Interview with Colin Tappe of Rod Of Correction
I first "met" Colin through following his Record Store called Standards. I only later made. I remember watching their videos on instagram and thinking "that dude looks familiar". It was bugging me until i pulled out my copy of Rod Of Corrections album "Lies" that i made the connection. Anyway, he's a solid dude in a great crossover band also featuring members of Take Offense and Narrows If you dig old school crossover with a New York hardcore vibe, most definitely check them out.
Straight off the bat, if you were to introduce extraterrestrials to music using 5 albums, which albums are you choosing?
I’m tempted to say a bunch of Whitehouse and 100 Gecs records just to confuse them. But in the end I think they’d appreciate those Environments albums from the 70s more than any music humans make, so I’ll just say the first five of those records.
Rod Of Correction have released a couple of killer crossover EP's. What have you got coming up for the band? (assuming the world doesn't end again).
We have a whole damn album written! 11 songs, ready to go! There’s been a lot of screwy setbacks getting it recorded, but it will come out whether the world ends or not, scout’s honour.
For people that don't know, you also own and run a sweet Indie record store in California. how'd that come about? (also, do you still run your label?)
I gave up on putting out records entirely, and whenever I hear about these 9 month+ turnaround times and see the cost of making small run records, I’m only more confident in my decision. I’ll get out of the way and leave it to the pros!
As for the shop, well, I’ve been obsessed with records since high school (I’m 40 now), so the shop is the natural and ultimate extension of that obsession. That and I’m essentially useless when it comes to doing anything but selling records, so there you go. Shout out to Radiation Records in Anaheim for giving me my first proper record store gig and showing me the ropes, though.
Listening to your previous releases "Lies" and "If Might Makes Right" i personally hear a mixture of mid-period Suicidal Tendencies, mixed with early Anthrax/D.R.I and i wanna say "Age Of Quarrel" era Cro-Mags. What ARE your main influences?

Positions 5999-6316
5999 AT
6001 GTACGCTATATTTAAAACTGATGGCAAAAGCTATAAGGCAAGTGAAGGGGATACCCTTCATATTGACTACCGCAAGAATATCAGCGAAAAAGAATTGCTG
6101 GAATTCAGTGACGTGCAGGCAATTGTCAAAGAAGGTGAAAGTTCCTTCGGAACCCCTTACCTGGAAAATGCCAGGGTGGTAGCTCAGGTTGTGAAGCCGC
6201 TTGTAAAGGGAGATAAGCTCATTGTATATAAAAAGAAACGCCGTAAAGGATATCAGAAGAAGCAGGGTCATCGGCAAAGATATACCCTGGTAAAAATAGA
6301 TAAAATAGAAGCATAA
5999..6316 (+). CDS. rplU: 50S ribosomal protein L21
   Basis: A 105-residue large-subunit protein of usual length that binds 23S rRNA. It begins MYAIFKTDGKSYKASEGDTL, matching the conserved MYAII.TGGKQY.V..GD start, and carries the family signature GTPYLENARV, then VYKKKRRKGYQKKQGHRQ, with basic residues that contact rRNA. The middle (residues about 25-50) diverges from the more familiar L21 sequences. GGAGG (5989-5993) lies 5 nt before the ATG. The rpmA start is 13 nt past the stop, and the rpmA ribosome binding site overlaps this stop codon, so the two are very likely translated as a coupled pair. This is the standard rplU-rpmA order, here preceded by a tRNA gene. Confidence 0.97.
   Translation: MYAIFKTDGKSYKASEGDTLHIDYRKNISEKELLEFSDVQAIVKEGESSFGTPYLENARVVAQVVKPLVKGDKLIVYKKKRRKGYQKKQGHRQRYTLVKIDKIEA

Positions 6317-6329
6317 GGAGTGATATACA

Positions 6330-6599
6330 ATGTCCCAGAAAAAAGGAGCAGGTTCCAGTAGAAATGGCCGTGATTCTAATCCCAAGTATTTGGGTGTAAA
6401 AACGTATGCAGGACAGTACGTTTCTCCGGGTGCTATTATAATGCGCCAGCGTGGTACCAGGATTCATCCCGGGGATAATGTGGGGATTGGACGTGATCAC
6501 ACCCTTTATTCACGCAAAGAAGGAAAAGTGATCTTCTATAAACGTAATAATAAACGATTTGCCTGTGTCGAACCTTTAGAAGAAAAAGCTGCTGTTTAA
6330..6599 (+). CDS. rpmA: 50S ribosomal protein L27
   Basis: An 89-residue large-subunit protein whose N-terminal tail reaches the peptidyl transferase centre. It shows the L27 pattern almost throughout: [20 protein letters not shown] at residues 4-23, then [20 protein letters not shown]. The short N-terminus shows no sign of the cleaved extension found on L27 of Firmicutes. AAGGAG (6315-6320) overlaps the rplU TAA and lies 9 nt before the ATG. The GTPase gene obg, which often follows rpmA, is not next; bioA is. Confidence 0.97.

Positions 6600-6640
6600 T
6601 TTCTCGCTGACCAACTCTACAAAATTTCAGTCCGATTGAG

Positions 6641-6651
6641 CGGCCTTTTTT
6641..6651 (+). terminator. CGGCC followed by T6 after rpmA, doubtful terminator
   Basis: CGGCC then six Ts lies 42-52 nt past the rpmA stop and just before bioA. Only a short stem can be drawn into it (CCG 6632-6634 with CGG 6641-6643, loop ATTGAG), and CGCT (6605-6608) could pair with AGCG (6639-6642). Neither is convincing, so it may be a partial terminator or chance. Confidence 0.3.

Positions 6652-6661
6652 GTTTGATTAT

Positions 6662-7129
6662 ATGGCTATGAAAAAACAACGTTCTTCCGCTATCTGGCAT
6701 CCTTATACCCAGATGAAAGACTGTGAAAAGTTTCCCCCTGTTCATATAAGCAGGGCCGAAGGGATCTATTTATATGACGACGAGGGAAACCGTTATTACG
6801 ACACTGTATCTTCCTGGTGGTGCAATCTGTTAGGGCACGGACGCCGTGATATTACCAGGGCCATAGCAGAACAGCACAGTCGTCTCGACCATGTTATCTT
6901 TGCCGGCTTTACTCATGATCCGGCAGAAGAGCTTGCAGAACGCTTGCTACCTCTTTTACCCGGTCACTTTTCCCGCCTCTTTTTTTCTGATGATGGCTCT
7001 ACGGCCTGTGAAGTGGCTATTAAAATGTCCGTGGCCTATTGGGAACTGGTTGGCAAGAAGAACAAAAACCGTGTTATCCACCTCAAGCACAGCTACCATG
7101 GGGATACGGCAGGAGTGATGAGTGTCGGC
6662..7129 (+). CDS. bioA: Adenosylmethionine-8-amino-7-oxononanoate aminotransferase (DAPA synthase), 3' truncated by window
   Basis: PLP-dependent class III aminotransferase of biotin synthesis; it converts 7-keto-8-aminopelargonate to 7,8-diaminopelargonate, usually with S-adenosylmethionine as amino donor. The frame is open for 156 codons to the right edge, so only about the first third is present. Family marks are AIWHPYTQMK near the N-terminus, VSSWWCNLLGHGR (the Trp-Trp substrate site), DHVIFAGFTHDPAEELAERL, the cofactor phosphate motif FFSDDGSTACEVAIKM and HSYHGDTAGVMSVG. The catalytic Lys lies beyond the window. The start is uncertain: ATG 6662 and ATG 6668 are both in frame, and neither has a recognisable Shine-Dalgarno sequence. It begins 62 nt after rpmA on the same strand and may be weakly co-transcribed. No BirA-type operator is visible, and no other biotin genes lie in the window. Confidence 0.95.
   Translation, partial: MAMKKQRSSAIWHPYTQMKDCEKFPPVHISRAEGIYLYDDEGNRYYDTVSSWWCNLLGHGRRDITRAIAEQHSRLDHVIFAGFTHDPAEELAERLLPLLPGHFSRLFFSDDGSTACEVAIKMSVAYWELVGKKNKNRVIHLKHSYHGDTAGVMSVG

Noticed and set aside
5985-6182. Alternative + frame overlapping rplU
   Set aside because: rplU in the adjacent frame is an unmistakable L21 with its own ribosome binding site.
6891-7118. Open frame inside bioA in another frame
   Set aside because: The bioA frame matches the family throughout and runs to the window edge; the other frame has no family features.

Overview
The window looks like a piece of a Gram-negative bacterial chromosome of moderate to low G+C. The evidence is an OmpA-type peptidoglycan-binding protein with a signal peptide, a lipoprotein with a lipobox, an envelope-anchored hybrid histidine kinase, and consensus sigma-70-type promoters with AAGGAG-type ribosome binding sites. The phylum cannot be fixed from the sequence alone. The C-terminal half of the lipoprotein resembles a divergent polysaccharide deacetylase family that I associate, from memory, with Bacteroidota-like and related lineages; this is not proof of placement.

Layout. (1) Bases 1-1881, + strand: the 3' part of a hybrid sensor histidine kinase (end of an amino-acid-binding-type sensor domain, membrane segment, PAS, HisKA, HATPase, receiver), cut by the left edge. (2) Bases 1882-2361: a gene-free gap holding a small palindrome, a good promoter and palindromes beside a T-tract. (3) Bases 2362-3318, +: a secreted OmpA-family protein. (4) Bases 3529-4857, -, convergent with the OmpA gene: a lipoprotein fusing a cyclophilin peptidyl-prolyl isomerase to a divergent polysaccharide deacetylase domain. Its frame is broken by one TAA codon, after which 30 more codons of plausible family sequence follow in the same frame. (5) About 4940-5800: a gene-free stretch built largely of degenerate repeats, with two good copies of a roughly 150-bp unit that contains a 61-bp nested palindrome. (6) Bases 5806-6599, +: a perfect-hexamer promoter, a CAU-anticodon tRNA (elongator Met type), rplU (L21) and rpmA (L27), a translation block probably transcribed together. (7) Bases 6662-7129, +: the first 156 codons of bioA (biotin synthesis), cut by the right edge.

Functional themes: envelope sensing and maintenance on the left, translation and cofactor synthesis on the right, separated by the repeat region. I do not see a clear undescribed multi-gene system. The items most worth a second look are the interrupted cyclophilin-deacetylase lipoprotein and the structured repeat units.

Greg is the main riff man, especially on those releases, and as you can hear with all the Take Offense records, that Venice and NYC hc/metal sound is embedded in his DNA. So that metallic hc sound is inescapable, but we’re all huge music nerds so hard rock, glam, jazz fusion, there’s a wide variety of music that comes up at practice. We have a song built around a tweaked Billy Squier riff that’s hard as nails, and it took years of playing it before I caught the reference.
Are you an avid record collector? If so, what is your white whale?
I don’t go as hard as I did in my 20s, but I’m always picking stuff up here and there, usually whatever is interesting to me at the time. I don’t consider this “collecting,” proper, just buying music I like when it’s available.
One exception is 80s straight edge hc records. I am still one of those weirdos who hoards 20 versions of the Bold 7” or whatever. I love the music, of course, but something about having all the different pressings and colors and all that is appealing in a way that doesn’t interest me with other music I love.
I’d love more test pressings in that department, but the No For An Answer “I Spy” sleeve and creme GB 7” are two big missing pieces of that puzzle.
I watch your weekly check-ins when they come out and honestly, they get me stoked on records all over again. I don't know how it is with you but by the end of the week i kind of don't want to think about LP's. What keeps you excited about the vinyl format, specifically?